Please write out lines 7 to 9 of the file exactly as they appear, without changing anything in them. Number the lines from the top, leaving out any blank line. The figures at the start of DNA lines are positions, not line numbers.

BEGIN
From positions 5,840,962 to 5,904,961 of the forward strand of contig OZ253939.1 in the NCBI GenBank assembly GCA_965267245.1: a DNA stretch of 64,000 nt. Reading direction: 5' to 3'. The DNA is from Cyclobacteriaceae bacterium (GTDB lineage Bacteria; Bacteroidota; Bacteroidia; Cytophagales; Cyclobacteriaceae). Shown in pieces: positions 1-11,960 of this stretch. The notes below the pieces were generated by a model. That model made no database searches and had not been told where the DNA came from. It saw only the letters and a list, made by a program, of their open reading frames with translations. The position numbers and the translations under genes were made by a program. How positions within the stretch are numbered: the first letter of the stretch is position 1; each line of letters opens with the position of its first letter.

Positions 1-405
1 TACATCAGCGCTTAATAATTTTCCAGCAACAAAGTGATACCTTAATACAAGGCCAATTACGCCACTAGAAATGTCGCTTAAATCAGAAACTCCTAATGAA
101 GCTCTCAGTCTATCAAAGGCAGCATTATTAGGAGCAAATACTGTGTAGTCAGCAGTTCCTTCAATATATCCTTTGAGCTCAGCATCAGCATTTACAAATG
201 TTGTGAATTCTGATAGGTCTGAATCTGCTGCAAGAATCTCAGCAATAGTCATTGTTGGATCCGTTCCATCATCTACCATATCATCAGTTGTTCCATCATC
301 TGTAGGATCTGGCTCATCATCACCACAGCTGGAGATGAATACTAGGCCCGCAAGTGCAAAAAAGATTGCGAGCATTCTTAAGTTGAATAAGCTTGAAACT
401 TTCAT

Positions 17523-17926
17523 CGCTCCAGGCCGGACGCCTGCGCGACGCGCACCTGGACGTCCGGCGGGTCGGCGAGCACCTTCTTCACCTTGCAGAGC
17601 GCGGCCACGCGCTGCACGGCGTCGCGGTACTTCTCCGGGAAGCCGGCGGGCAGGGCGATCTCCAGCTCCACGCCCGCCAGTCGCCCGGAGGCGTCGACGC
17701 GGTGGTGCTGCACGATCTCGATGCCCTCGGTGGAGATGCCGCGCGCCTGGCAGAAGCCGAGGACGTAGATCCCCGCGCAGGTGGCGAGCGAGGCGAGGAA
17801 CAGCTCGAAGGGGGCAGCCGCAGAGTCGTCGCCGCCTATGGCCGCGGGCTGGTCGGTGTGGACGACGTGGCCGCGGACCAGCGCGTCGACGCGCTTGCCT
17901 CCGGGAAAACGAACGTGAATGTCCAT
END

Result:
401 TTCAT

Positions 17523-17926
17523 CGCTCCAGGCCGGACGCCTGCGCGACGCGCACCTGGACGTCCGGCGGGTCGGCGAGCACCTTCTTCACCTTGCAGAGC